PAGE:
"Inclusion of fruit juice, in amounts consistent with dietary recommendations, as part of a healthy diet can provide important nutrients without increasing weight in children."
- Nicklas et al. American Journal of Health Promotion. March/April 2010.
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Keep Your Resolution to Maintain a More
Nutritious Diet with 100% Fruit Juices
Scientific Research Supports the Benefits of Consuming 100% Fruit Juice
WASHINGTON, DC (December 26, 2012) – If you're one of the millions of Americans resolving to maintain a more nutritious diet, 100% fruit juice can deliver valuable nutrients you need without any added sugars. One hundred percent fruit juice is a nutrient-dense beverage that is rich in many of the valuable nutrients found in whole fruit including vitamin C, folate, potassium and other naturally occurring plant compounds known to promote health, such as antioxidants.
Scientific evidence strongly supports the nutritional benefits of 100% juice. In fact, studies show that drinking 100% fruit juice is associated with a more nutritious diet overall, including reduced intake of dietary fat, saturated fat and added sugars. 1,2 One hundred percent fruit juice juices contain no added sugars, and current scientific evidence does not support a relationship between being overweight and juice consumption. 3, 4
"Both the American Academy of Pediatrics (AAP) and the USDA 2010 Dietary Guidelines note that 100% fruit juice is a nutritious and beneficial part of a healthy diet which may be consumed in moderate amounts in place of whole fruits," explained Diane Welland, a registered dietitian with the Juice Products Association. "According to the 2010 Dietary Guidelines 100% fruit juice along with fat-free/low-fat milk is a nutrient dense beverage providing a substantial amount of nutrients along with the calories it contains. It is important, however, for everyone to eat a variety of foods in moderation for proper nutrition."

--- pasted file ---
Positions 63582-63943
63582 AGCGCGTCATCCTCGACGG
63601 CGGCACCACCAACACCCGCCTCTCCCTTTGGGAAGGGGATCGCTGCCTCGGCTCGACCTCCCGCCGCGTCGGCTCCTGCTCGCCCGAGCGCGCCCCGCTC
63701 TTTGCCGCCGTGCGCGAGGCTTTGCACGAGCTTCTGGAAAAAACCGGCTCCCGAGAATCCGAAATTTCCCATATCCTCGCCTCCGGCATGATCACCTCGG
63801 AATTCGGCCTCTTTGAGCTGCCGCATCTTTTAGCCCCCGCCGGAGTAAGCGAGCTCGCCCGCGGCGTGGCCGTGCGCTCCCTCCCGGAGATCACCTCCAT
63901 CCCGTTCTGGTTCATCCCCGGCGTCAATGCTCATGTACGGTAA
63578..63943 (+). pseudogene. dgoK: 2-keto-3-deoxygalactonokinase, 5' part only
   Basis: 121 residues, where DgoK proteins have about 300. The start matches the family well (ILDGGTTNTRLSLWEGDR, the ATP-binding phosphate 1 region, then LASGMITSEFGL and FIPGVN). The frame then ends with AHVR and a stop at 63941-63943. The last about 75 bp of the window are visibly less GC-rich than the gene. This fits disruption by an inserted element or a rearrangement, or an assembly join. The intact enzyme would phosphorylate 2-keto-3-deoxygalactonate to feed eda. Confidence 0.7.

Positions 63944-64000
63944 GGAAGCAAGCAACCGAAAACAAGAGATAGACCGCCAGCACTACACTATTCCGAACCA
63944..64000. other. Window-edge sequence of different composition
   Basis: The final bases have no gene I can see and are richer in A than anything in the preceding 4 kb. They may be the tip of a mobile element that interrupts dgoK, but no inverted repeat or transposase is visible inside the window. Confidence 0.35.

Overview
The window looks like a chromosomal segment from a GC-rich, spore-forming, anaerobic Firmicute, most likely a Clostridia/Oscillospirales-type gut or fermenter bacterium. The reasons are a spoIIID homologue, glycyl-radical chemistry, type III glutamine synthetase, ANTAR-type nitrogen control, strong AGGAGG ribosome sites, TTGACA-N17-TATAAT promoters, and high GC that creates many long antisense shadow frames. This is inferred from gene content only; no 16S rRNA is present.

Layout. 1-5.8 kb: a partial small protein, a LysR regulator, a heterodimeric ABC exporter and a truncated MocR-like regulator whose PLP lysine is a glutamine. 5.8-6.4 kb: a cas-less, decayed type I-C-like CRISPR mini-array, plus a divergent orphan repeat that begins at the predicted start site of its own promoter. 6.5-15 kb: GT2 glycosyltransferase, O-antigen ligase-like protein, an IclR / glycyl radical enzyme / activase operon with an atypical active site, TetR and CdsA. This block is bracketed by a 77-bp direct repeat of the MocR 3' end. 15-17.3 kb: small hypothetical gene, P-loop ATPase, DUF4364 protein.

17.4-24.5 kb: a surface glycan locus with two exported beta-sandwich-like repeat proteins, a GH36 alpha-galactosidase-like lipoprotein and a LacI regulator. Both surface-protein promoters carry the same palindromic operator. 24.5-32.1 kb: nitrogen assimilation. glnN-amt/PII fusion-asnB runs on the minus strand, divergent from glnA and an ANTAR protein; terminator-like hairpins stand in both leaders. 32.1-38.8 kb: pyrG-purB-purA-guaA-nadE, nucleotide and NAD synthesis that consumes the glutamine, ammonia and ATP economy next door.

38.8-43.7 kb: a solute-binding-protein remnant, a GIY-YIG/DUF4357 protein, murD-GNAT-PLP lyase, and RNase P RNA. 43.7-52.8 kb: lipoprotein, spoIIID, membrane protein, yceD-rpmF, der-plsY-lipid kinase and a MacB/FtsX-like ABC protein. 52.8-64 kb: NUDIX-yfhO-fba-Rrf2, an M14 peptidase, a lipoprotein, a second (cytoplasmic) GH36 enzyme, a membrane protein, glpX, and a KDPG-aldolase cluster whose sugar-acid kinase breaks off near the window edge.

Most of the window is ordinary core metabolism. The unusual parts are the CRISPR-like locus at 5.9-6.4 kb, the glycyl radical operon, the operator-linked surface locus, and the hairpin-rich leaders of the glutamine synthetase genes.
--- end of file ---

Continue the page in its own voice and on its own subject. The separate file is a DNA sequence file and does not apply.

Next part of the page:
Fruit Juice Consumption in Children and Adolescents
The AAP suggests servings of 4 to 6 ounces of 100% fruit juice per day for children ages 1 to 6 years old and up to 12 ounces per day for children ages 7 to 18 years old.
Fruit juice has been seen to have a positive overall influence on nutrition and diet. A review of data from the National Health and Nutrition Examination Surveys (NHANES), from 2003-2006, showed that children and adolescents aged 2 to 18 years old who drink 100% fruit juice actually have more nutritious diets than non-fruit juice drinkers, because they have higher intakes of key nutrients such as vitamins A and C; magnesium; folate; phosphate; calcium and potassium. 5
Another study positively associated with drinking 100% fruit juice and a better overall diet quality in children and adolescents than non-consumers found those who consumed 100% fruit juice had higher intakes of total and whole fruit and reduced intakes of total dietary fat, saturated fat and added sugars.3
Fruit Juice Consumption in Adults and the General Population
Additional findings from NHANES data show that in adults, moderate intakes of 100% fruit juice is associated with healthful lifestyles and a lower risk for obesity and metabolic syndrome compared with those who don't drink 100% fruit juice. One hundred percent fruit juice drinkers were also found to be leaner with lower average BMIs and waist circumferences than non-consumers.4
A literature review presented at the 2011 spring Experimental Biology (EB) meeting, suggests a positive association between intake of 100 percent juice and reduced risk for several chronic diseases, including cancer, markers for cardiovascular disease and cognitive decline.
The National Fruit & Vegetable Alliance (NFVA), shows Americans consume far less than the USDA's Dietary Guidelines recommended intake for fruit, with only 8 percent of the total population and 12 percent of children achieving the target number of fruit servings in an average day. Nutrition experts now recognize that many forms of fruit can count as part of the fruit group, including canned, frozen and dried fruit and 100 percent juice. Each 4 oz. serving of 100 percent fruit juice provides ½ cup (1 serving) of fruit.
For more information on the health benefits of 100%fruit juice, please visit www.fruitjuicefacts.org.
1) Nicklas TA, O'Neil CE, Kleinman R. The Relationship Among 100% Juice Consumption, Nutrient Intake, and Weight of Adolescents 12 to 18 Years. Am J Health Prom. March/April 2010, Vol. 24, No. 4, PP. 231-2375 .
2) Nicklas T, O'Neil C, Kleinman R. Association Between 100% Juice Consumption and Nutrient Intake and Weight of Children Aged 2 to 11 Years. Arch Pediatr Adolesc Med. 2008;162(6):557-565
3) O'Neil C, et al. A Review of the Relationship Between 100% Fruit Juice Consumption and Weight in Children and Adolescents. American Journal of Lifestyle Medicine. 2008. Vol. 2, No. 4, PP. 315-354.
4) Pereira M, Fulgoni V. Consumption of 100% Fruit Juice and Risk of Obesity and Metabolic Syndrome: Findings from the National Health and Nutrition Examination Survey 1999–2004. J Am Coll Nutr, June 15, 2011. Vol. 29, No. 6. PP. 625-629
5) O'Neil C, et al. Fruit juice consumption is associated with improved nutrient adequacy in children and adolescents: the National Health and Nutrition Examination Survey (NHANES) 2003–2006. Public Health Nutrition, October 2012 Vol 15, No. 10 PP. 1871-1878.
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